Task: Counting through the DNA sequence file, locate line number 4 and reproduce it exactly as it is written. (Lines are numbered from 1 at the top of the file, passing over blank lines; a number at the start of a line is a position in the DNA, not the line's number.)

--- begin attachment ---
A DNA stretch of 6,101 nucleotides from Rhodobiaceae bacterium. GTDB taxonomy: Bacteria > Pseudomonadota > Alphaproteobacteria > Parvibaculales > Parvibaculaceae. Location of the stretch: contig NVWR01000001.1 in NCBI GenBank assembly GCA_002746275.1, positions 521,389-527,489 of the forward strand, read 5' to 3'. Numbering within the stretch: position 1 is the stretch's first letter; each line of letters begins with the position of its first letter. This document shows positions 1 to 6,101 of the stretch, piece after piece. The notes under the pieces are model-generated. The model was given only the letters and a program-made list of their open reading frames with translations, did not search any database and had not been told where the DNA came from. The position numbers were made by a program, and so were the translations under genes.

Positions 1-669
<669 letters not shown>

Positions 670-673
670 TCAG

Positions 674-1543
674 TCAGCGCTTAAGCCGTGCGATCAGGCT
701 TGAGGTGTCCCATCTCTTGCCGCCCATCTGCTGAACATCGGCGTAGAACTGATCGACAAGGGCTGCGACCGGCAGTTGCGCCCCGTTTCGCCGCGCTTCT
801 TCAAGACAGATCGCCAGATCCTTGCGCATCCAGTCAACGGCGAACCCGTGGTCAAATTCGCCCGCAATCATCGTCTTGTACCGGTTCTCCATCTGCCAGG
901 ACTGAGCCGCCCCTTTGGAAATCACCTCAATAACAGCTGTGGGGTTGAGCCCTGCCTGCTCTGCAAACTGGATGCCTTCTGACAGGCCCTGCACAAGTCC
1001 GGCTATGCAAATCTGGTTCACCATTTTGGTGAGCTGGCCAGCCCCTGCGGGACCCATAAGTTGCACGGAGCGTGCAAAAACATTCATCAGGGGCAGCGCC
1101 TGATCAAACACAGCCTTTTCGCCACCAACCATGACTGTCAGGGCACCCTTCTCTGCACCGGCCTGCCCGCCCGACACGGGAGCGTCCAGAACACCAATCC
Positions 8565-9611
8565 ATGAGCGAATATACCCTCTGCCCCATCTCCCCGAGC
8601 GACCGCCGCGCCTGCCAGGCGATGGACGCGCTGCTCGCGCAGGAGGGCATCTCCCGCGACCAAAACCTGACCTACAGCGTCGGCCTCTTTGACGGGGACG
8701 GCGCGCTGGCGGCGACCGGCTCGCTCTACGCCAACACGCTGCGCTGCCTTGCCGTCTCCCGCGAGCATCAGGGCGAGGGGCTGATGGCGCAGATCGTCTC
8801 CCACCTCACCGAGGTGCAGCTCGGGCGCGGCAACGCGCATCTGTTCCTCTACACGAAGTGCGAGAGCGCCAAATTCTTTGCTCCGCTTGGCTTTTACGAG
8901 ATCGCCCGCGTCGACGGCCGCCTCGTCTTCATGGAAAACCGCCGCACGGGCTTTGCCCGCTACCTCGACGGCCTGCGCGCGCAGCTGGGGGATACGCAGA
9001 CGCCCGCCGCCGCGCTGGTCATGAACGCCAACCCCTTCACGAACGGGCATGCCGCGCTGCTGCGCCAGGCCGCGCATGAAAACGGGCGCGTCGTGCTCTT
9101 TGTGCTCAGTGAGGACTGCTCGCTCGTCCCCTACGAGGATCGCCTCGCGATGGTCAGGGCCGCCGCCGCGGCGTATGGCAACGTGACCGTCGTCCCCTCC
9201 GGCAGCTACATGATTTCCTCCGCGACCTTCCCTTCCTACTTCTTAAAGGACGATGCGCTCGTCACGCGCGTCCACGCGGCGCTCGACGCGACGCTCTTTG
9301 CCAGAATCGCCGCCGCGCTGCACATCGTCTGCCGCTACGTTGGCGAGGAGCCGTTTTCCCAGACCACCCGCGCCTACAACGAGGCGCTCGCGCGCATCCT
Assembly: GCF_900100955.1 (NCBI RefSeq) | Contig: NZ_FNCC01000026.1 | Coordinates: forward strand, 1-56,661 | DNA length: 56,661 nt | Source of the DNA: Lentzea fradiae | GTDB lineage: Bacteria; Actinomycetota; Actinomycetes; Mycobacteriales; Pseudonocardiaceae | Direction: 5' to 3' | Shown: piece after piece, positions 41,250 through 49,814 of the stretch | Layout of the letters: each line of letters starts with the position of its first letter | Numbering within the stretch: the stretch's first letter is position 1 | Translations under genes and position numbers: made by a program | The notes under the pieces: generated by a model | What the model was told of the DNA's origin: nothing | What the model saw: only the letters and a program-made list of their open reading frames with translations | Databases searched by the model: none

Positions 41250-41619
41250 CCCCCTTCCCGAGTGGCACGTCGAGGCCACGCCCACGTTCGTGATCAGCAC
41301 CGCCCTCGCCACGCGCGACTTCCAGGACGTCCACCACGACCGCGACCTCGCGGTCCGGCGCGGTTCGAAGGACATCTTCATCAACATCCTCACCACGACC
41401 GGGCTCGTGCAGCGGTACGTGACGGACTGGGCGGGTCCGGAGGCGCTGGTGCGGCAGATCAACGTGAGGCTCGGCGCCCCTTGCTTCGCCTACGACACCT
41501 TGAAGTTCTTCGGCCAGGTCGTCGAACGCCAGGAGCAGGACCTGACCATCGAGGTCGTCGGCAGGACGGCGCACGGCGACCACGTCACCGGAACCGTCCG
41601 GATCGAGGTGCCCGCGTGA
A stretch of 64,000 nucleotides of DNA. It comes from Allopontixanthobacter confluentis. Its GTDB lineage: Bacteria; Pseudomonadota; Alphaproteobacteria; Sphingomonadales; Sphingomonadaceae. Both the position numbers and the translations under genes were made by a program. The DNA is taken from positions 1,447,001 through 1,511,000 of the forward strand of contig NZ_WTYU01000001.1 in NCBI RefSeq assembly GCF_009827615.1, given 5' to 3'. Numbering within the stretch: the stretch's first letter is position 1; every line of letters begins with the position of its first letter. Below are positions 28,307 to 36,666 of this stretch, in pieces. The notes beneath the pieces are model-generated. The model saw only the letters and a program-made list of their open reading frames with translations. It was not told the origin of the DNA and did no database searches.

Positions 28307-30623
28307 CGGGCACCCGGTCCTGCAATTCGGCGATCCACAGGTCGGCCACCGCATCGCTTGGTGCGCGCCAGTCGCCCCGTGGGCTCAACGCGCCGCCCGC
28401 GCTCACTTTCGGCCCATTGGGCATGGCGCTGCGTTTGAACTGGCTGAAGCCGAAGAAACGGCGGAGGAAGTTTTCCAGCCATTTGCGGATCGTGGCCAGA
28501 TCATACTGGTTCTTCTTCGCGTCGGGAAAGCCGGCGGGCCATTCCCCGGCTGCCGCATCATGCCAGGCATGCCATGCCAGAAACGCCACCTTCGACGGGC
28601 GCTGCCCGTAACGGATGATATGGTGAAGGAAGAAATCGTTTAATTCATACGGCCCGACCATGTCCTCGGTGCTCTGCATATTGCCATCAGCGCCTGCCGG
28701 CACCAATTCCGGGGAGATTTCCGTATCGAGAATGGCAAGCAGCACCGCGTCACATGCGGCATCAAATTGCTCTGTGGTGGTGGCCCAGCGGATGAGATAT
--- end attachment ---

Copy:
Positions 670-673